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Studio Art Program to Host Three Artists-in-Residence in Spring Semester

Published November 29, 2016 in News

By: Lorenzo Perez | University Communications

Three celebrated artists have accepted invitations from the University of Virginia to serve as artists-in-residence next semester in the College and Graduate School of Arts & Sciences’ McIntire Department of Art.

The three artists – Laura Doggett, Terri Weifenbach and J. Morgan Puett – each will spend a portion of the spring semester visiting studio art classes and meeting with students to critique their work, delivering a series of public lectures and working on their own art as this year’s class of Ruffin Distinguished Artists-in-Residence. Funded by an endowment from the Peter B. and Adeline W. Ruffin Foundation, the Ruffin Distinguished Artist-in-Residence program is designed to bring artists of international stature to the University’s studio art program.

The Ruffin Distinguished Artist-in-Residence program is designed to bring artists of international stature to the University’s studio art program. (Photo by Sanjay Suchak, University Communications)

“We are excited to bring such a diverse cohort of artists to studio art,” Professor William Wylie, director of the studio art program, said. “This is the first time we will bring three artists in a semester, and the range of their interests, from the personal to the political, will give our students and the University a rare opportunity to meet and learn from three important artists in one academic term.”

A community artist and educator who has spent much of the last 20 years creating opportunities for girls to express themselves artistically, Doggett will serve as the spring semester’s first Ruffin Distinguished Artist-in-Residence, from Jan. 23 through Feb. 10. Her art has incorporated video, audio, writing, theater and the visual arts in her work with girls from underserved and marginalized communities in the Appalachian mountains of Kentucky and West Virginia; the immigrant communities and inner cities of New York City and Washington, D.C.; and Jordan’s Syrian refugee camps and urban areas.

After practicing her art for 20 years, Doggett returned to school to complete an M.F.A. in experimental and documentary arts at Duke University in 2013. The following year, her work was supported by the J. Kirk Felsman Program on Children in Adversity, which provides funding to graduates of Duke’s professional and graduate schools to explore and develop unique and dynamic approaches to reaching and caring for vulnerable children and youth through programming and documentary methodologies.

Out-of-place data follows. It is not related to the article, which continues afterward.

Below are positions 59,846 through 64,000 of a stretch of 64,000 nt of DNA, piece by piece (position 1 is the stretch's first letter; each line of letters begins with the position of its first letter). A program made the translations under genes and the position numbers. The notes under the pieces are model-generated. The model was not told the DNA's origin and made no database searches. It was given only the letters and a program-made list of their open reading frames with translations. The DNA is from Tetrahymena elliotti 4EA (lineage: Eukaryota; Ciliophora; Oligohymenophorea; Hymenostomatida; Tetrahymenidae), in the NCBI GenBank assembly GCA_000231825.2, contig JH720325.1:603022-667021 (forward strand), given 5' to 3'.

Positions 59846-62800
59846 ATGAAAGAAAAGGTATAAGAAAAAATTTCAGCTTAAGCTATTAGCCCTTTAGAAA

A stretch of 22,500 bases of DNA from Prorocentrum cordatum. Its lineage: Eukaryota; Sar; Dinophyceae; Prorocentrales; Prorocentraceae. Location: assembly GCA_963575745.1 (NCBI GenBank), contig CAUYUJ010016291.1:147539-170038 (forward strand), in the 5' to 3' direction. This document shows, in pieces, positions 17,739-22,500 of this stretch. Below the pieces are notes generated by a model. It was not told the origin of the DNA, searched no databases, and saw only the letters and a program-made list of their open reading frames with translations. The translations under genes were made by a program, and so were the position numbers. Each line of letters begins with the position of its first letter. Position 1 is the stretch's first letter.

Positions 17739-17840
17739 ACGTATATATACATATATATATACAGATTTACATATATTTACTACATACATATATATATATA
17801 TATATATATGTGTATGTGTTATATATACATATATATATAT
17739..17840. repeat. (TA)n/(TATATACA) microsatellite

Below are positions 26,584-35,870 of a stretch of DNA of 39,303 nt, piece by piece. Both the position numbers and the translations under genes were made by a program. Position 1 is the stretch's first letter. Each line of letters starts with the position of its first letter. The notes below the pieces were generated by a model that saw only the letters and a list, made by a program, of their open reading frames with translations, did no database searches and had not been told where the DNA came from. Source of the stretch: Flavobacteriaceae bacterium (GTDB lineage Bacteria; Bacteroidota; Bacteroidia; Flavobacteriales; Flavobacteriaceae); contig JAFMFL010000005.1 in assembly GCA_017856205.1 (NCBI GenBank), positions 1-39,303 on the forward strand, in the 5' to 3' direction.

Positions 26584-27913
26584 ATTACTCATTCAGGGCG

Weifenbach, who will be at UVA from Feb. 13 to 24, has published 17 books related to her artistic work, including “Lana,” “Politics of Flowers” and “Gift.” Educated at the University of Maryland, she has taught regularly at American University, the Corcoran College of Art and Design and Georgetown University.

She has had numerous one-person exhibitions in the United States, Europe and Japan. In 2017, she will open her solo exhibit, “The Politics of Flowers” at the IZU Photography Museum in Japan. Published widely in periodicals such as Audubon, Esquire and The New Yorker, her work can also be found at the Center for Creative Photography in Arizona, the Sprengel Museum Hannover in Germany and other international collections.

Weifenbach was the recipient of a Guggenheim Fellowship in 2015; according to her Guggenheim proposal, her most recent book and exhibition project, “Cloud Physics,” is “about what can be measured and what cannot, what can be seen outright and what cannot be seen. It is about science and climate. It is about the intersection of reason and sensibility.”

Puett, who will visit from Feb. 26 through March 10, will be the third Ruffin Distinguished Artist-in-Residence. Another current Guggenheim fellow, Puett is a trans-disciplinary creative producer whose early work forged new territory by examining the fashion world with a series of storefront installations and clothing/dwelling/event projects in Manhattan in the 1980s and 1990s.

She later produced a long series of research installations on the histories of the needle trade systems in museums around the world.

She has been awarded the John and Marva Warnock Award (2014), the United States Artists Simon Fellow Award (2011), and the Smithsonian Institution Artist Research Fellowship (2009), among other awards and grants. Her work has been exhibited, and she has delivered lectures and taught in venues, including New York’s Museum of Modern Art, Musashimo Art University, the Contemporary Art Center, The School of the Art Institute of Chicago, the University of Venice, Italy, The Fabric Workshop and Museum of Philadelphia, and Mass MoCA.

Dates and locations for the 2017 series of Ruffin Distinguished Artist-in-Residence program’s public lectures can be found on the McIntire Department of Art website.

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